Joint Attention Strategies Used by a Preschool Educator Who Is Deaf

J. DeLuzio
2005 Journal of Deaf Studies and Deaf Education  
This exploratory study examined the attention-gaining and attention-regaining strategies used by a preschool educator who is Deaf during child-directed play. Four children (2 with typical hearing and 2 with severe-to-profound hearing loss) were videotaped interacting with the educator in two different play contexts. The educator used four different strategies to gain and to regain the children's attention: visual, visual using an American Sign Language (ASL) sign, tactile/vibratory, and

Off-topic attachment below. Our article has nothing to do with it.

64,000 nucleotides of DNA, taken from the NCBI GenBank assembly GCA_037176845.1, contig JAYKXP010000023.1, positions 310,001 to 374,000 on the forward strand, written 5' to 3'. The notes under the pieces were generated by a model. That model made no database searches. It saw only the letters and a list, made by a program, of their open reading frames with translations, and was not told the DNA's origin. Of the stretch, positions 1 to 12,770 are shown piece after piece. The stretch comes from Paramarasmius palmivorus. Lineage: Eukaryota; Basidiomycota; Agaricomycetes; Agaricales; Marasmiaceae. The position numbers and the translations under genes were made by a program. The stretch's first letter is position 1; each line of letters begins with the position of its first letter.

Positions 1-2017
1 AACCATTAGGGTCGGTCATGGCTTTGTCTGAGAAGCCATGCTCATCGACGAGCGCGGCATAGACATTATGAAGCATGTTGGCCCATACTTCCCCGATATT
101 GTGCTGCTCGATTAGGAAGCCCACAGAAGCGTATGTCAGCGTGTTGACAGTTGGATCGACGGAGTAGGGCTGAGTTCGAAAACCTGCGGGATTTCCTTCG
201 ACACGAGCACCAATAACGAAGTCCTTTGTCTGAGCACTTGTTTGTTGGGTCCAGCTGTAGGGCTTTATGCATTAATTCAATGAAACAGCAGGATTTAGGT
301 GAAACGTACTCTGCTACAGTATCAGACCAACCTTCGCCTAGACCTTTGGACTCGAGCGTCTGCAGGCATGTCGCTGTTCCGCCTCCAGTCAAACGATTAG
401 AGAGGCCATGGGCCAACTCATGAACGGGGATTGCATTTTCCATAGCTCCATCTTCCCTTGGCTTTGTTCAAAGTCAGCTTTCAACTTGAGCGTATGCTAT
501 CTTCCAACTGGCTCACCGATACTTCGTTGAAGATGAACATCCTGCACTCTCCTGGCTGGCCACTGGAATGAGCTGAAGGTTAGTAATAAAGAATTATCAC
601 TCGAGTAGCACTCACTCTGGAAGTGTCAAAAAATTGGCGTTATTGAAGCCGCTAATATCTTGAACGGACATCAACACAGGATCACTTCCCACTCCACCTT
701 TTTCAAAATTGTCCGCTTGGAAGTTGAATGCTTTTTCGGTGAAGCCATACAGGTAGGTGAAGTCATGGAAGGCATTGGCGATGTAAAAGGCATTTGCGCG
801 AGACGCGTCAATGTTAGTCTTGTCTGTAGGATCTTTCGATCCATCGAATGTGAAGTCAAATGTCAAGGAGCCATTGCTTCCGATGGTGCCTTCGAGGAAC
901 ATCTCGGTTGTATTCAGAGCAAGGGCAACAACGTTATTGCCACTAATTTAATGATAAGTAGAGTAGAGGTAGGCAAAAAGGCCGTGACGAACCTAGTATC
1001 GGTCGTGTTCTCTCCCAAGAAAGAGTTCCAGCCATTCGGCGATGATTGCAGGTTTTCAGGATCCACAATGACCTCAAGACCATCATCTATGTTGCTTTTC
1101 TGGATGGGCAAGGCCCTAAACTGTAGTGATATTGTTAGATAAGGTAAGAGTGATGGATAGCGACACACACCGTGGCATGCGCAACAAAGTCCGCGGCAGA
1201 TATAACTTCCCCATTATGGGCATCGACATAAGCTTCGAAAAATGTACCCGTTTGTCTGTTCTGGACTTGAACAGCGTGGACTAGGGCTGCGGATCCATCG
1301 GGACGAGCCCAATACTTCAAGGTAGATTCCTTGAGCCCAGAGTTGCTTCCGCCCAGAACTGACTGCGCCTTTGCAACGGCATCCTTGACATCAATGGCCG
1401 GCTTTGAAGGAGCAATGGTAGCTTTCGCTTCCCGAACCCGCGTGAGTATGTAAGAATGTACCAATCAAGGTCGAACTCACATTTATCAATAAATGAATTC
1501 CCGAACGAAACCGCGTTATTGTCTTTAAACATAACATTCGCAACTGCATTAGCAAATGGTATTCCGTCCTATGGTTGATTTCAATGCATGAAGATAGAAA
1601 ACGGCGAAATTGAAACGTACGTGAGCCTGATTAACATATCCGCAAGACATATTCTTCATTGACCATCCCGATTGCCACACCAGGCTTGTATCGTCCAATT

more » ... g/waiting. Overall, tactile and visual strategies were used with the same frequency and occurred more often than either waiting or using an ASL sign to establish joint attention. With the exception of waiting, all strategies were equally successful at gaining or regaining the children's attention. The knowledge and experience of educators with hearing loss potentially provide important insights into enhancing the effectiveness of the communicative environment for preschool children with hearing loss. The implications of this line of inquiry include training for educators on the effective use of strategies to establish joint attention with preschool children with hearing loss.
doi:10.1093/deafed/enj022 pmid:16410609 fatcat:umhu74w6nnc7vjrffrwzwxqtfu